# Probability of balls in urn

For a random experiment, four red and four blue balls are available. In the beginning, four of the eight bullets are placed in one urn, the other four serve as a supply. In each step of the random experiment, a ball is now randomly drawn from the urn and exchanged for a ball of the other color from the supply

a) In the beginning, there are only red balls in the urn. With what probability is the fifth drawn ball red

b) In the beginning, there are now two red and two blue balls in the urn. With what probability are after 10 steps again two red and two blue balls in the urn

The answer for a) is 0 but for b) I'm not sure how to count it as $$0.5^10 \times 0.25$$ or? I just don't know how to do task b) if anyone could help me, thanks so much

• How could the answer for (a) be zero? $(4r,0b)\to$draw a red$\to (3r,1b)\to$ draw a red$\to(2r,2b)\to$draw a red$\to(1r,3b)\to$draw a blue$\to(2r,2b)\to$draw a red. How is that not a possible sequence of outcomes that occurs with nonzero probability? Commented Sep 21, 2019 at 17:01
• Why do you say the answer for part a) is $0$? Commented Sep 21, 2019 at 17:01
• If u have 4 red balls in 1 urn then in other one you shoud have 4 blue, and how can u draw a red ball from the 4 blues? Or i missunderstood the questions a) Commented Sep 21, 2019 at 17:05
• You seem to have completely misunderstood the question. We have an urn. In this urn we have four balls. We also have four balls in our pocket. There is only one urn. Now... we on each turn will grab a ball at random from the urn. We look at the color, we take note of what it was, we write it down in case we wanted to remember later, and then we reach into our pocket and grab a ball that was a different color than the one we just pulled out of the urn and then we place that ball into the urn and the one we just pulled goes into our pocket. Commented Sep 21, 2019 at 17:07
• So, since we start with the urn containing only red balls, we will of course pull a red ball and we replace it with a blue ball from our pocket. Now... the second turn, we could have possibly grabbed a red ball or we could have possibly grabbed a blue ball. If we grabbed a red ball, we replace it with a blue ball from our pocket, now leaving the urn with two red and two blue balls, or it is possible that we grabbed a blue ball in which case we put the blue ball into our pocket and put a red ball back into the urn, leaving it with four red and zero blue. Commented Sep 21, 2019 at 17:08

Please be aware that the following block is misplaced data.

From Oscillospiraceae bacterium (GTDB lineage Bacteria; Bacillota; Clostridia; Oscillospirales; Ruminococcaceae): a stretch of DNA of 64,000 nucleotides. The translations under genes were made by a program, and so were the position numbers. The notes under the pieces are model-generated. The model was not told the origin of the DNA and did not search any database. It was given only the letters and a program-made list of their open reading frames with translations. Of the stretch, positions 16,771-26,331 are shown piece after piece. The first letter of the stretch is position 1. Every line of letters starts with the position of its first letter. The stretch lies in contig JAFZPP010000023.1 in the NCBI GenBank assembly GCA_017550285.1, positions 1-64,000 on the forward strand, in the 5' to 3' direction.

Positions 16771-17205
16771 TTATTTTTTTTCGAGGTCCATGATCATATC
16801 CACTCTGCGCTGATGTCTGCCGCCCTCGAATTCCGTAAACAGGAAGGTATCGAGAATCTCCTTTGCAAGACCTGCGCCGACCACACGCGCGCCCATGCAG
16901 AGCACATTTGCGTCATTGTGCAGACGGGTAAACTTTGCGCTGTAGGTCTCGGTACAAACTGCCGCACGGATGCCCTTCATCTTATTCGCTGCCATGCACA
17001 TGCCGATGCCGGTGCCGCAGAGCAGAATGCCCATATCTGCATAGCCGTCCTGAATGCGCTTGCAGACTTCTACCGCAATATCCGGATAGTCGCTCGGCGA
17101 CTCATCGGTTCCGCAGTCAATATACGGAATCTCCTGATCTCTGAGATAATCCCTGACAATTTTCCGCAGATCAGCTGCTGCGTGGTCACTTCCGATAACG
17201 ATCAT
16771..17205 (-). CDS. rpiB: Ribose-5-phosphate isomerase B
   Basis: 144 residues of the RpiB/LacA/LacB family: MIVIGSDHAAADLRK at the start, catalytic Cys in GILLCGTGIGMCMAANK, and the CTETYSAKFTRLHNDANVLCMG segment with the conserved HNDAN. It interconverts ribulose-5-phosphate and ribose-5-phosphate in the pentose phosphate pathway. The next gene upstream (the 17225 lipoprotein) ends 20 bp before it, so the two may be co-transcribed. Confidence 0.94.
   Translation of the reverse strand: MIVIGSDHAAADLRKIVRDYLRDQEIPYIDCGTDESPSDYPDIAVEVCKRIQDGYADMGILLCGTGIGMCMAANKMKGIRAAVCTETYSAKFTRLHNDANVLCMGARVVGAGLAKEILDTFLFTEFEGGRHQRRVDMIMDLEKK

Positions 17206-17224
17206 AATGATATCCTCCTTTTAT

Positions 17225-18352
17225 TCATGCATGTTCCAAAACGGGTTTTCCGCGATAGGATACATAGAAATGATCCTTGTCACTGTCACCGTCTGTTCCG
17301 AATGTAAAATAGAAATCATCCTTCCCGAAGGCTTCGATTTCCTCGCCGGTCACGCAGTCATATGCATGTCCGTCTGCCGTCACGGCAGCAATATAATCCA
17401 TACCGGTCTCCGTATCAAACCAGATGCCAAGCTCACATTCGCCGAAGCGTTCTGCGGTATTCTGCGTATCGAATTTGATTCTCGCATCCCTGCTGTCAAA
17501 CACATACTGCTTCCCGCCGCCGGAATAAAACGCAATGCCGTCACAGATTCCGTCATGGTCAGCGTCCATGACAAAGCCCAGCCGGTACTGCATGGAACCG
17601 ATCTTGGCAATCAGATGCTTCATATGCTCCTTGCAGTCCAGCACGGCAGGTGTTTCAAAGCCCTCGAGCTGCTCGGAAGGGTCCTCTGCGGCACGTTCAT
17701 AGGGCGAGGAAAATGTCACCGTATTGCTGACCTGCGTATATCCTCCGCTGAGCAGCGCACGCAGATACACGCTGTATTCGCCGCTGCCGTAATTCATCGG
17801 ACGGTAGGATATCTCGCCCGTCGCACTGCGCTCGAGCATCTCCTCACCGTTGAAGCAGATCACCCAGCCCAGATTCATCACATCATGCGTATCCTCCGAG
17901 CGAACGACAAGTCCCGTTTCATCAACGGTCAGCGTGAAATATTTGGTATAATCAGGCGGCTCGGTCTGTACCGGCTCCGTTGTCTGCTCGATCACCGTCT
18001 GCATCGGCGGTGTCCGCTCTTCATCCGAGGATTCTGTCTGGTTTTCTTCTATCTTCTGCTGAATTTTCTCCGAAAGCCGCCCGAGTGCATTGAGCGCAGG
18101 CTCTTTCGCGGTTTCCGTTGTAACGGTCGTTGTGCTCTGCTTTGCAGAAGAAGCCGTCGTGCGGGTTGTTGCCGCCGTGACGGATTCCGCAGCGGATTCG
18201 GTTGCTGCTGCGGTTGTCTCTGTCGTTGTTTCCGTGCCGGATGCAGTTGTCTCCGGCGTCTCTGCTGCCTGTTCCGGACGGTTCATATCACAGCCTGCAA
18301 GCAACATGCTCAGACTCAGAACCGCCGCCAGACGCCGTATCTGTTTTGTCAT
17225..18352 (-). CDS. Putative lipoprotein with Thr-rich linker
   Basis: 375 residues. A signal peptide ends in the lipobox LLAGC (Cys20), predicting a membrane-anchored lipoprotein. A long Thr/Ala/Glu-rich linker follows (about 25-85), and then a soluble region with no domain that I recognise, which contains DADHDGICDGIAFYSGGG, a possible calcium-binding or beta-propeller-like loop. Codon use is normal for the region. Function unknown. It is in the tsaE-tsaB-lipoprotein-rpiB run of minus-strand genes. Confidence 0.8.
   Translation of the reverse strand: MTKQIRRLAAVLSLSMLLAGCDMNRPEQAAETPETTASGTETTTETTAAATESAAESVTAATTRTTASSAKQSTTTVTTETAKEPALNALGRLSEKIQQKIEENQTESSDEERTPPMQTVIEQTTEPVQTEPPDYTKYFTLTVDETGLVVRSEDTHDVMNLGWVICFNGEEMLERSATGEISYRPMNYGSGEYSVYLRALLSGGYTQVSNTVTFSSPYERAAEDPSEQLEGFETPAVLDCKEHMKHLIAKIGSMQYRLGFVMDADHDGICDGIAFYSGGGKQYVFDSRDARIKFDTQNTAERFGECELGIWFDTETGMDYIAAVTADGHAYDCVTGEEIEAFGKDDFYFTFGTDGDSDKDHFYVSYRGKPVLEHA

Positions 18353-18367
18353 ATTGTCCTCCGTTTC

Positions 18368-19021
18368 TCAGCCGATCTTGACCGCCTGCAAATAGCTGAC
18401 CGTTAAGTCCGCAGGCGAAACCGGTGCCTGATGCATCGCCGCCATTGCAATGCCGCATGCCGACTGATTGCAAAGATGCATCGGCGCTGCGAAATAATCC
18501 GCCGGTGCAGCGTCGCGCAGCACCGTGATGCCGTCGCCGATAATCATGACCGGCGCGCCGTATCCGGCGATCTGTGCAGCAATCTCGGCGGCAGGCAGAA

@JMoravitz is correct, Markov chains are a good way to go, but I assume you have never met them. It is not too hard to do this from first principles.

Here is part (a), starting with 4 R. Note that after an odd number of moves the number of R must be odd. In fact this must be the sequence:

RRRR $$\to$$ RRRB $$\to$$ RRBB or RRRR $$\to$$ RBBB or RRRB $$\to$$ BBBB or RRBB or RRRR $$\to$$ BBBR or RRRB.

Now assign probs. After 1 move, we have RRRB with prob 1. After 2 moves with have RRBB with prob 3/4 and RRRR with prob 1/4. After 3 moves we have RBBB with prob 3/8, RRRB with prob 5/8. After 4 moves with have BBBB with prob 3/32 (1/4 times 3/8), RRBB with prob 3/4 ($$=3/4\times3/8+3/4\times5/8$$), RRRR with prob 5/32 (=1/4 times 5/8).

So the probability that the fifth ball drawn is R is $$1/2\times3/4+5/32=17/32$$.

Part (b) involves 10 steps. It is perfectly feasible to adopt the approach above, but obviously fairly tiresome and error-prone. So maybe it is worth figuring out a more systematic approach. But you have given nil indication of how much you are expected to know.

So the prob of 2 reds after 10 moves must be $$1/2\times3/4+1/2\times3/4=3/4$$. But you should have been able to figure that out for yourself!
• @16yokidtryingtolearnmath What do you mean by the "fifth drawn ball"? Do you mean the ball drawn from the urn, or the ball drawn from the supply? I assumed you meant the ball drawn from the urn. So you draw a R from the urn if (i) you had RRBB after the 4th move (prob $1/2\times3/4$) or (ii) you had RRRR after the 4th move (prob $1\times5/32$). Commented Sep 21, 2019 at 20:02